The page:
Solving the TPM Uptake Challenge

TPM is a device on the motherboard that stores keys and ensures the integrity of a given device. It verifies the identity of the device and of the user, and thus provides the root of trust upon which to base secure operating systems and applications. TPM-based applications include things like virtual smart cards, which provide an on-board authentication mechanism for signing into network resources and applications, with no password required.

They also provide data integrity for scenarios such as document signing and data confidentiality for tasks that require encryption.

Leendert VanDoorn, corporate fellow and vice president at AMD, pointed out that TPM is a necessary but small component to building a trusted system. “There’s a whole software stack that you have to build on top of it,” he said. “It impacts the firmware, the OS, the middleware, the bootstrap loaders, applications and libraries.”

If it sounds complex, that’s because it is. And the complexity has historically trickled into the user experience for TPM, becoming a gating factor for uptake.

For instance, in Windows 7, provisioning the TPM, known as Bitlocker, proved to be incredibly complex, according to Chris Hallum, senior product manager at Microsoft. Rather than being a transparent experience, users were originally required to configure something completely new and unfamiliar to them.

“To get the TPM working, a user needed to enable the TPM, then reboot, then go into a pre-boot screen and accept changes to a TPM module they’ve never heard of,” Hallum explained. “It was a very intimidating experience. They would just hit ‘cancel’ because they have no idea what it is that they’re being asked to do.” Windows 8 improves on the experience, with tools to manage the TPM, enable it remotely without a reboot and so on.

Another big obstacle to TPM adoption is the way it’s been rolled out into the market – to wit, it hasn’t been ubiquitous. For instance, marketing departments tended to use it as an upsell feature, which limited it to the high-end platforms. Windows includes Bitlocker only in the Pro and Enterprise versions of Windows, for instance. But VanDoorn noted that it’s awareness that’s needed, and in order for that to happen, it will have to be deployed to the breadth of the market, not just within the large commercial environment.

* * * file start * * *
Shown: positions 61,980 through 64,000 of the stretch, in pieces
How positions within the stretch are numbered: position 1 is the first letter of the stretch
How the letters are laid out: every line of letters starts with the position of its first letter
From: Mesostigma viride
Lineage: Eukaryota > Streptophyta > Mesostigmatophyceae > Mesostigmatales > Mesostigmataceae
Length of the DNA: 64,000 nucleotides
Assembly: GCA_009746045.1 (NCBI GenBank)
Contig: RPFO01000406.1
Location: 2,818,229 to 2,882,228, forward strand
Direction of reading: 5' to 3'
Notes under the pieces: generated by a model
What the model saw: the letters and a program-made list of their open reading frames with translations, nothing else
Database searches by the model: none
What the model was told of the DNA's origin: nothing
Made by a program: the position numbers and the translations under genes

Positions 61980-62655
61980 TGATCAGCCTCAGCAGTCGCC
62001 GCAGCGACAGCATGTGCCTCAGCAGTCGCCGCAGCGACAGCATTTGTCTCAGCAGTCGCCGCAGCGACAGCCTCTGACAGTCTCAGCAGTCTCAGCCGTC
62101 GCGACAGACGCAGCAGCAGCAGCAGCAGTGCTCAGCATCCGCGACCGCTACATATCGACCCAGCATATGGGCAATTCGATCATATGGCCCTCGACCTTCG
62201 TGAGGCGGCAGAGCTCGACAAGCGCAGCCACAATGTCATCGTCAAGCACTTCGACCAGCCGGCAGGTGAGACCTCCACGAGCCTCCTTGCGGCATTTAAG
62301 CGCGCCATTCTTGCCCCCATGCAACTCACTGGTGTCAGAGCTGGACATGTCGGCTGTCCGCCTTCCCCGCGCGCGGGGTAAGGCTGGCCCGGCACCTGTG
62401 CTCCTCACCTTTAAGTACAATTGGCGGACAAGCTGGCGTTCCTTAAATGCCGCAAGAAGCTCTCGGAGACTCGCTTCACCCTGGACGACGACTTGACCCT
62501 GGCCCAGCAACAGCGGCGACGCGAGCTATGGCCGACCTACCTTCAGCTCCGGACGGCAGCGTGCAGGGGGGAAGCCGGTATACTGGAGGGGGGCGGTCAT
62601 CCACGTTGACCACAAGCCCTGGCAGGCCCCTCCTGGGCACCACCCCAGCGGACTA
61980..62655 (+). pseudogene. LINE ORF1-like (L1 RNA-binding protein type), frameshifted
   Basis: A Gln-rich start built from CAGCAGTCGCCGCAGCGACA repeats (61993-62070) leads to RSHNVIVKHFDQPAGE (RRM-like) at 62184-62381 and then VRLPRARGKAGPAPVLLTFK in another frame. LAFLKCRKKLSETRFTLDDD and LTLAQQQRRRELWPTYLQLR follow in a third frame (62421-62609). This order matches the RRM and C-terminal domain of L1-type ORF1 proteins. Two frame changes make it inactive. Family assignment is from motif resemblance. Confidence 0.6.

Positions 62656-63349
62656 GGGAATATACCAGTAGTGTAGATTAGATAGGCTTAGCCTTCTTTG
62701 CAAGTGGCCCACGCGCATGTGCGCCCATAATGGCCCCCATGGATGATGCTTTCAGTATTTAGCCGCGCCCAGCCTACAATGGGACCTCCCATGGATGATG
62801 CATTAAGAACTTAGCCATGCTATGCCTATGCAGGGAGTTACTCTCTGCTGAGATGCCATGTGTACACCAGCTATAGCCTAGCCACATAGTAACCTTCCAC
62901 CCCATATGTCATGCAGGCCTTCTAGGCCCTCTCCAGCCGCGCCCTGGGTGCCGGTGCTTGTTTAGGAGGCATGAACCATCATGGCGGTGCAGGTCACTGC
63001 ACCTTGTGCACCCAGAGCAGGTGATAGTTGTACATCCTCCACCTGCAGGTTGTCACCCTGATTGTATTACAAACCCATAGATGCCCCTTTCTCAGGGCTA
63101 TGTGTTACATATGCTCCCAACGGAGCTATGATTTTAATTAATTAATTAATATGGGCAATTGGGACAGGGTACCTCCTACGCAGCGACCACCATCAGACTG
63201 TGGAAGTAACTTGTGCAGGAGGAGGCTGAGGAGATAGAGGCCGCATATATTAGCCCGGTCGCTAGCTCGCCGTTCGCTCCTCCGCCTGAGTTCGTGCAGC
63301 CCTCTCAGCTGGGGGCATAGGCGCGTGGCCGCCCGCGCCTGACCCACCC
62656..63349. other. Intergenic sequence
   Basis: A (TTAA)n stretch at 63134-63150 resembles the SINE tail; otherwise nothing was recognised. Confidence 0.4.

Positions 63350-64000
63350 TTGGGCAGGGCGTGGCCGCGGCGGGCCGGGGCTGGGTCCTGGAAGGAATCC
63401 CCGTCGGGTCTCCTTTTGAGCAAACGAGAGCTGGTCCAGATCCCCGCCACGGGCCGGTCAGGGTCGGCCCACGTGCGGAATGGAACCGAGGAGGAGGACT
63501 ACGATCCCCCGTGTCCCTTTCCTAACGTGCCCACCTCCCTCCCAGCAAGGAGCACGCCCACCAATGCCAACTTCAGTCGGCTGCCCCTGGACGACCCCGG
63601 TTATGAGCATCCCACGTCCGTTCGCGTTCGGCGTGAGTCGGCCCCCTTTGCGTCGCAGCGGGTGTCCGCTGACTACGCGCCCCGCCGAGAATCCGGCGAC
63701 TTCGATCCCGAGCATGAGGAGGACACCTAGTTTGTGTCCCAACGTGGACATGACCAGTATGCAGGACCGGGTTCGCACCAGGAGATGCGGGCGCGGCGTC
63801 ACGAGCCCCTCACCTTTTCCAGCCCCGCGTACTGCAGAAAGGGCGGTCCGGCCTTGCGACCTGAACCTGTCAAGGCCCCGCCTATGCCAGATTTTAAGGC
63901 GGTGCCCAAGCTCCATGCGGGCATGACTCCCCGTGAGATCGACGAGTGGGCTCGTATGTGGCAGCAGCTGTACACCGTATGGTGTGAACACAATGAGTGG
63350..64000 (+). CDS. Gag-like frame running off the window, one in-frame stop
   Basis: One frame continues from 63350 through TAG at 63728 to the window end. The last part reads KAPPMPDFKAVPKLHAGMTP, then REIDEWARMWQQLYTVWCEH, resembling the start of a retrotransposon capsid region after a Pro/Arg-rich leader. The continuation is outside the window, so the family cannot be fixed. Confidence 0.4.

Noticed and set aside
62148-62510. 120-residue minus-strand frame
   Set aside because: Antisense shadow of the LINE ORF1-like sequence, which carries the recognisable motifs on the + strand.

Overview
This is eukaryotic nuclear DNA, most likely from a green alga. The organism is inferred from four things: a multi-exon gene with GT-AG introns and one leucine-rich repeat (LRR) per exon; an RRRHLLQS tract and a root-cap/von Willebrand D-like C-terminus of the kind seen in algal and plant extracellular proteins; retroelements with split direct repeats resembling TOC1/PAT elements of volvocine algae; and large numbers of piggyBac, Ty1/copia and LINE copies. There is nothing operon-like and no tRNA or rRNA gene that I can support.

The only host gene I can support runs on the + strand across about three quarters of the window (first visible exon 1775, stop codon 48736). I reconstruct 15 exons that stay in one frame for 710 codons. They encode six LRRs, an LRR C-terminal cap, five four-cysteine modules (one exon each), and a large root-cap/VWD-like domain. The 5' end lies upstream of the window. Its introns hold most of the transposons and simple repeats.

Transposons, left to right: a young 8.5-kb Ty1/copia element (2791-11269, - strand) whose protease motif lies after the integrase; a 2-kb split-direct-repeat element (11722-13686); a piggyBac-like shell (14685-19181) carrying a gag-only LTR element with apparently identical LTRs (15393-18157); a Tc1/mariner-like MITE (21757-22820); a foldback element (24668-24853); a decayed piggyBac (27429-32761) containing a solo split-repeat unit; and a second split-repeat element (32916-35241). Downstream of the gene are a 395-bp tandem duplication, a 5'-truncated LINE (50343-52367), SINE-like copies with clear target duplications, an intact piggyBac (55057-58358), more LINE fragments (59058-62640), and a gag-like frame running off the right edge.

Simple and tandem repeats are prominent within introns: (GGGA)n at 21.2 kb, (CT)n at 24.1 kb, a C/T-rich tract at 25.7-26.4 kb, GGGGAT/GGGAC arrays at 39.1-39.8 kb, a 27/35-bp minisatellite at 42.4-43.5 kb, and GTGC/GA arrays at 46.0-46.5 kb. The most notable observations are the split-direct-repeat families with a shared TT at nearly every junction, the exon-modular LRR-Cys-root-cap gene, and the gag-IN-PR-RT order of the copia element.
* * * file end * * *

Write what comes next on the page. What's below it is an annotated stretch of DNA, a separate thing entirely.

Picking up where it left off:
“Virtual smart cards could be big in e-commerce, and that’s a consumer use case,” he noted. “To have adoption, you need the applications to be there.”

With the ongoing consumerization of IT, that’s truer than ever. “What we’ve discovered about the enterprise role in innovation is that it isn’t very good at it,” said Steven Sprague, CEO at Wave Systems, an information security vendor that provides, among other things, cloud-based TPM applications. “Consumerization of technology is critical to adoption of new technology.”

He noted that it was executives asking IT to make their iPhones work on the company network that expanded the enterprise play for Apple; not IT telling the CEO that a new device now runs on the infrastructure.

“That has really affected the adoption of TPM,” said Sprague. “The consumer use cases weren’t there to show enterprises the real value proposition.”

For instance, with TPM enabled, a user simply logs into his or her PC, and the PC in turn logs into everything else, from applications to websites. “Users are screaming for no more passwords,” Sprague said. “There is huge consumer demand for this but poor integration by enterprises in using these advanced technologies that are already inside the box.”

However, despite the adoption challenges to date, TPM’s golden days are just getting started. For one thing, the evolving threat landscape will almost require it. “As black hats get more sophisticated, it’s become clear that you need to have hardware you can trust to really provide full security,” Hallum said. “It’s immutable and can’t be changed remotely or attacked directly in the same way as software can.”

VanDoorn added that as the mobile enterprise becomes commonplace and the bring-your-own-device trend continues to expand, the ability to identify devices securely becomes critical. That’s especially true in the machine-to-machine, Internet of Things era, where connected devices with sensors are becoming pervasive technology.

“There’s a whole set of services you can’t access if you can’t do the proper device authentication, so users will start to adopt this,” he said.

Also, the development and adoption of global industry standards will accelerate TPM deployments on the OEM front and help solve the ease-of-use issues that have been endemic in the past. Building to a common standard across devices, be they PC screens, mobile screens or just a sensor, and implementing the technology in a standard way that’s familiar to users across the board will bolster uptake (Wi-Fi presents a successful example of this). In many ways, manufacturers don’t have a choice: by 2015 Microsoft expects to make TPM inclusion a requirement for hardware certification. The company is also working to develop firmware-based TPM to get it at a cost that makes sense for smaller, less expensive devices, Hallum said.

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